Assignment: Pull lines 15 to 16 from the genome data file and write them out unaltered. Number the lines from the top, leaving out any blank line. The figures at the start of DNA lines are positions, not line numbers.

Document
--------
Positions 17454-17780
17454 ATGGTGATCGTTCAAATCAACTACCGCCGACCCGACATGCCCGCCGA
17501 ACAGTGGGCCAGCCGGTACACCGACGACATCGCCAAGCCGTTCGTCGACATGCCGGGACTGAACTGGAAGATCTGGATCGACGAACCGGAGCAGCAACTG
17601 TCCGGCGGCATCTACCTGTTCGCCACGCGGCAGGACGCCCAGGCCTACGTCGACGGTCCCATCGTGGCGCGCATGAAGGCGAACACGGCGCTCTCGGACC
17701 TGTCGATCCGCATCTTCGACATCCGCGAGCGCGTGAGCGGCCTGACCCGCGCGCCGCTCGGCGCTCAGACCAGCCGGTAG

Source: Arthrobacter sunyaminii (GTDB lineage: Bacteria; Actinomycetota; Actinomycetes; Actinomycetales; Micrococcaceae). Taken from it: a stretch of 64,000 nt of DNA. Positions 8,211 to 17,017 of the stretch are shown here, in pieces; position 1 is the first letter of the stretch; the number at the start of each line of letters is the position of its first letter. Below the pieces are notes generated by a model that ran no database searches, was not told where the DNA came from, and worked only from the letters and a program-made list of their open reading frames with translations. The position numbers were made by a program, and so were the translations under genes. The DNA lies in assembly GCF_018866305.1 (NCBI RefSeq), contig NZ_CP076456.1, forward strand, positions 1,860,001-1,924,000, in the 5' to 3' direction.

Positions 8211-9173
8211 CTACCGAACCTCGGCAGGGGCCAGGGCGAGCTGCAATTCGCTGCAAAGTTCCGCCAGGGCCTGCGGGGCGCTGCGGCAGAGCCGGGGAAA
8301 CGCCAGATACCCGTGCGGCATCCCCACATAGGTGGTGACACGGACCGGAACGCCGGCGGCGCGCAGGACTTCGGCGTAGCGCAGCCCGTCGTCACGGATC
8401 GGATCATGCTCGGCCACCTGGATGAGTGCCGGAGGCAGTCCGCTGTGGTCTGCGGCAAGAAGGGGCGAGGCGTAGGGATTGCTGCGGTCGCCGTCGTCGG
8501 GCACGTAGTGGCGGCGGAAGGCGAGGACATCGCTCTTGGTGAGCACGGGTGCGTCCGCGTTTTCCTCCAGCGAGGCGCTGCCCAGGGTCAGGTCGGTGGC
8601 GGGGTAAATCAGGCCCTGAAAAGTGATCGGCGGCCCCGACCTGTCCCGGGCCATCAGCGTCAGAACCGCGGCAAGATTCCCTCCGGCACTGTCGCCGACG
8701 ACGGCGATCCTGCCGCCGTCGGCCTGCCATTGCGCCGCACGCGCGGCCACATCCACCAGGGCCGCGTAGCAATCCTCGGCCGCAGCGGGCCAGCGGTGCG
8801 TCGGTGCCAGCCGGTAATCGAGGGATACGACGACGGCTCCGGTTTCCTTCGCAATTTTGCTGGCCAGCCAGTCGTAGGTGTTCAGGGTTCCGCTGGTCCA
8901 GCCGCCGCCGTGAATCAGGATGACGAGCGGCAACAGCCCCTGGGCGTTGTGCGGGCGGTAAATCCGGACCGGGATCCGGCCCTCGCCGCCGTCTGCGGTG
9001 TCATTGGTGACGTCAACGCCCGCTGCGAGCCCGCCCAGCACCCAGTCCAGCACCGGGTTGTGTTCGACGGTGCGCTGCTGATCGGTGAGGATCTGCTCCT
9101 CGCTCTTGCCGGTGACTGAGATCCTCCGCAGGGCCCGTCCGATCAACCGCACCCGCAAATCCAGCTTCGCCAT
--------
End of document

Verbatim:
8901 GCCGCCGCCGTGAATCAGGATGACGAGCGGCAACAGCCCCTGGGCGTTGTGCGGGCGGTAAATCCGGACCGGGATCCGGCCCTCGCCGCCGTCTGCGGTG
9001 TCATTGGTGACGTCAACGCCCGCTGCGAGCCCGCCCAGCACCCAGTCCAGCACCGGGTTGTGTTCGACGGTGCGCTGCTGATCGGTGAGGATCTGCTCCT